AL ASAD, Iraq -- Every flying squadron, whether it has helicopters or jets, is composed of several sections instrumental in its ability to get the job done. One such section is flightline, often thought of as a squadron’s backbone.
Here since February, Marine Light/Attack Helicopter Squadron 269 is a squadron with two types of aircraft in its inventory. Throughout their stay here the unit has been standing tall, using its AH-1W Super Cobras and UH-1N Hueys in support of the mission of the 2nd Marine Aircraft Wing (Forward).
Part of the squadron’s success is attributed to the work the Marines in the flightline section perform to have the aircraft ready to rock when it’s time to execute a mission. Most of the major maintenance on the aircraft is conducted by flightline Marines.
“Flightline is one of the vital arteries in the squadron,” said Staff Sgt. Jason Snyder, staff noncommissioned officer-in-charge of the section and native of Deer Park, N.Y. “As with any other work center, the squadron wouldn’t be able to work without us.”
The flightline Marines are responsible for repairing and maintaining engines, gearboxes, flight controls, main rotor and tail rotor blades, and conducting daily and turnaround inspections, after which they certify the aircraft. These inspections are not child’s play; overlooking any small problem could cost service members’ lives.
The Marines have been conducting an average of four to five daily and turnaround inspections per day. According to Snyder, the Marines conduct one or two sets of inspections a day when they’re back in Marine Corps Air Station, New River, N.C., their home base.
“We’re the last ones who look at the aircraft before it goes out and flies,” said Cpl. Thomas A. Baroody, helicopter mechanic and plane captain. “The pilots do pre-flight inspections to make sure there’s nothing wrong and nothing was overlooked.”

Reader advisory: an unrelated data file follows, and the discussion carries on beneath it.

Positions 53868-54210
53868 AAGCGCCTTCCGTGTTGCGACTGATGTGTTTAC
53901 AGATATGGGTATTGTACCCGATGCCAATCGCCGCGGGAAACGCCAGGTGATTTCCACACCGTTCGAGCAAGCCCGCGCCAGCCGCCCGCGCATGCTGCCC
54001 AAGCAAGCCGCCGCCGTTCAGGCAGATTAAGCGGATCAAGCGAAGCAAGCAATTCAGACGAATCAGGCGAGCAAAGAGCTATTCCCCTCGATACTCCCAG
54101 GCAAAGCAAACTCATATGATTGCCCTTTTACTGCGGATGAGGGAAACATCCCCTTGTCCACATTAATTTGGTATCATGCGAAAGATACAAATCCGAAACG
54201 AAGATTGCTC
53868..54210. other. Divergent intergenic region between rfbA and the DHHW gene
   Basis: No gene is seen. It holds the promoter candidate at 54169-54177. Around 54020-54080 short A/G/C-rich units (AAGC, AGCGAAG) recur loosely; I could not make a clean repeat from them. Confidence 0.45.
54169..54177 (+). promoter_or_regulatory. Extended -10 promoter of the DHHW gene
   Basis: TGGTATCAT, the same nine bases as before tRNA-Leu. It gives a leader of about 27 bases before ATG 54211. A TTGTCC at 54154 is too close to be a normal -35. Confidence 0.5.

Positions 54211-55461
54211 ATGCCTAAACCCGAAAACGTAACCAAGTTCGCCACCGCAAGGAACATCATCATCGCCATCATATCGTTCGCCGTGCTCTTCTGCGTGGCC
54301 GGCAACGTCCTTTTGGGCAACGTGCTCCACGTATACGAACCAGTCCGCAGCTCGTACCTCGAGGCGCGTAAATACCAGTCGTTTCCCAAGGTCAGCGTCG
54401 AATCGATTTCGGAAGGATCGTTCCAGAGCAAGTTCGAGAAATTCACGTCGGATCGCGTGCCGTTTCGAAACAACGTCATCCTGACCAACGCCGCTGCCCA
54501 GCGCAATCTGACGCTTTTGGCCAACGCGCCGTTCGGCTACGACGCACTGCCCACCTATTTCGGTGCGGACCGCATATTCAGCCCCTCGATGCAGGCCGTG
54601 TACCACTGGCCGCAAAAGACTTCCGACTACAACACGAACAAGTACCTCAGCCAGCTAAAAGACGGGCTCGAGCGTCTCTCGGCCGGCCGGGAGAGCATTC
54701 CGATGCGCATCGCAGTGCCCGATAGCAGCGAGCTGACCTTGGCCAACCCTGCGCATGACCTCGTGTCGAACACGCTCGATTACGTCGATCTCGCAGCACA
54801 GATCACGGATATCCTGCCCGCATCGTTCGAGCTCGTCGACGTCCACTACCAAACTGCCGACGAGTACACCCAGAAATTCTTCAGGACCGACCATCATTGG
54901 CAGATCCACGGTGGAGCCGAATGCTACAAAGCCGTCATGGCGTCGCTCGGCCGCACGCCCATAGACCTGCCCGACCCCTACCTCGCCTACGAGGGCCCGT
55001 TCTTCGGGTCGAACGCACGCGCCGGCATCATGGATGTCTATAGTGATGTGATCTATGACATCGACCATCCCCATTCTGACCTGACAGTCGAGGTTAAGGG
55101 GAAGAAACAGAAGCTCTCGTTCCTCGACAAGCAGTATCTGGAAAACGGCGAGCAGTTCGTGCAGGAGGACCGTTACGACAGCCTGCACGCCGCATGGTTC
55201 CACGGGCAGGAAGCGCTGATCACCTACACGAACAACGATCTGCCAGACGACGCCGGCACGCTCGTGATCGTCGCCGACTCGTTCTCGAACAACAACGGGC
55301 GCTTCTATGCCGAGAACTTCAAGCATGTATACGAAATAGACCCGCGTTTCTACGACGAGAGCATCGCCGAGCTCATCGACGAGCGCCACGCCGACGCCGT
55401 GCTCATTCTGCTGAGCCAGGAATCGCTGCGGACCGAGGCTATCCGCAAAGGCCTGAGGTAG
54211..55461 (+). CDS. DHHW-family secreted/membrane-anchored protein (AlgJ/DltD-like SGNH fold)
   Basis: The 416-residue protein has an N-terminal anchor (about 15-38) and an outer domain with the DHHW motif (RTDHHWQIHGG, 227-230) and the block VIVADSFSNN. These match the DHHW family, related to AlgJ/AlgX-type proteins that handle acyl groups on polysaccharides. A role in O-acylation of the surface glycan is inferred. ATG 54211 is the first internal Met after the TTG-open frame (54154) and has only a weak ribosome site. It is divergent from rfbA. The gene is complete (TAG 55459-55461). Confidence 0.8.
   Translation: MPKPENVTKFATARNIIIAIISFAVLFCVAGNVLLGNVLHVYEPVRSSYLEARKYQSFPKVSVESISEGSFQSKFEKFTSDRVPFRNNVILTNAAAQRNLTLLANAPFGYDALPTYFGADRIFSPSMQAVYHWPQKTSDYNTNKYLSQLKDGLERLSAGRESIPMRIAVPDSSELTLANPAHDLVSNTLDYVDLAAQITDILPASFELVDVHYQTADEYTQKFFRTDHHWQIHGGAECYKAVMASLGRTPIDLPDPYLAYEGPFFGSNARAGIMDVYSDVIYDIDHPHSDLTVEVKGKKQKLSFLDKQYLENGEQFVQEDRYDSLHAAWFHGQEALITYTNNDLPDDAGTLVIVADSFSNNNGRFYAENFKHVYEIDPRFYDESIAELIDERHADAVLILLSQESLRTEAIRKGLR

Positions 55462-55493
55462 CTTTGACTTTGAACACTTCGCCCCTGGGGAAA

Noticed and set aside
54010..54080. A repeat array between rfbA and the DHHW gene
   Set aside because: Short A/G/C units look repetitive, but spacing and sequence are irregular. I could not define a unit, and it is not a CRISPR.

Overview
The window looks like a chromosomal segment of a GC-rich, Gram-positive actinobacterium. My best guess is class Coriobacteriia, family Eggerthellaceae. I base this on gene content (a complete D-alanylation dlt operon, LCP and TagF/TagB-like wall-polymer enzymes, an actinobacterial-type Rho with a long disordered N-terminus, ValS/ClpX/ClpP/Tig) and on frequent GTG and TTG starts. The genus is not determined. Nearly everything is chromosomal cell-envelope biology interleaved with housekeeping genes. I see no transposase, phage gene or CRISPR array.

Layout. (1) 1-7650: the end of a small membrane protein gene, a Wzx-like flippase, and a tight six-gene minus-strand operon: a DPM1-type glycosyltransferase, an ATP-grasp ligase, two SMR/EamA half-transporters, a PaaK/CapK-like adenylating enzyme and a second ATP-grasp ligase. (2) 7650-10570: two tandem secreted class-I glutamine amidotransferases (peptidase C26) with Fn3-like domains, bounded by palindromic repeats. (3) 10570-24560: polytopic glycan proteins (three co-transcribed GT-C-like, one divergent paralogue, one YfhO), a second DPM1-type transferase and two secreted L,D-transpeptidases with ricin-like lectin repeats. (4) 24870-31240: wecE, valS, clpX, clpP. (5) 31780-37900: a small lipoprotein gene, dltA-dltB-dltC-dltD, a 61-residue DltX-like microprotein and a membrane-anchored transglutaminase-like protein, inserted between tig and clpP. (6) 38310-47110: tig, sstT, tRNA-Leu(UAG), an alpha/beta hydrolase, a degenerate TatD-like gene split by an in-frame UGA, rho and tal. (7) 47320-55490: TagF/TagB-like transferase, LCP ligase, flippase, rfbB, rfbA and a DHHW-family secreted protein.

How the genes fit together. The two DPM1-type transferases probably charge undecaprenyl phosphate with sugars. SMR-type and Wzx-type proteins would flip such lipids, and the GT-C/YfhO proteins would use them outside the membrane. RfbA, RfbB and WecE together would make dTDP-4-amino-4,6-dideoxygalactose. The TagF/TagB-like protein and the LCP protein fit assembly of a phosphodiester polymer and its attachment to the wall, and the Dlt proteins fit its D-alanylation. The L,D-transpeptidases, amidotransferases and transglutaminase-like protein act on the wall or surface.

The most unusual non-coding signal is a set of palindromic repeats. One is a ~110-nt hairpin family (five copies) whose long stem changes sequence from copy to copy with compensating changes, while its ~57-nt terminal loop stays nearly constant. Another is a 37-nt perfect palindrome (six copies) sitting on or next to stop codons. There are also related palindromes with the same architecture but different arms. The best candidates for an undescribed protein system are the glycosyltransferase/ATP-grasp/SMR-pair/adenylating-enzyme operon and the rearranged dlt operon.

Corporal Justin J. Gasparik, a helicopter mechanic and plane captain from Middletown, N.J., said that after they’re done inspecting the aircraft they take all checklists and other paperwork to the maintenance control section where other Marines go over it to ensure everything is in order.
Spread out through two 12-hour shifts and working every day regardless of weather conditions, the flightline Marines keep the aircraft running and help keep it clean by wiping it down as they conduct the inspections.
“The helicopter has our name on the side and it’s a reflection of us,” said Baroody, a Bath, N.Y., native. “We treat it as our baby and we take care of it.”
Lance Cpl. Robert A. Wisely, a Huey crew chief from Austin, Texas, said keeping the aircraft running and keeping it clean are not the only things Marines in the section do. Some of the crew chiefs, aerial observers and aerial gunners in the squadron are assigned to the flightline section and all of them are trained to effectively employ three different weapon systems on enemy targets.
Whenever any of the aircrew Marines are not on the flight schedule they’re out keeping the aircraft ready to fight.
“Whether it is a [medical evacuation], escorting other aircraft, supporting troops in contact or providing route reconnaissance so the troops can move around without running into any enemies, the aircraft is critical and needs to be inspected,” said Snyder. “These guys are out on the flightline all day and their motivation is knowing they can provide combat-ready aircraft for the troops on the ground.”
Working tirelessly around the clock, even in triple-digit temperatures, the Marines in the flightline section of HML/A-269 know how important their job is and spare no effort in getting it done and doing it right. Their daily contributions in the squadron translate into major accomplishments in support of Operation Iraqi Freedom and the Global War on Terrorism.
- For more information about the Marines reported on in this story, please contact Sgt. Juan Vara by e-mail at firstname.lastname@example.org -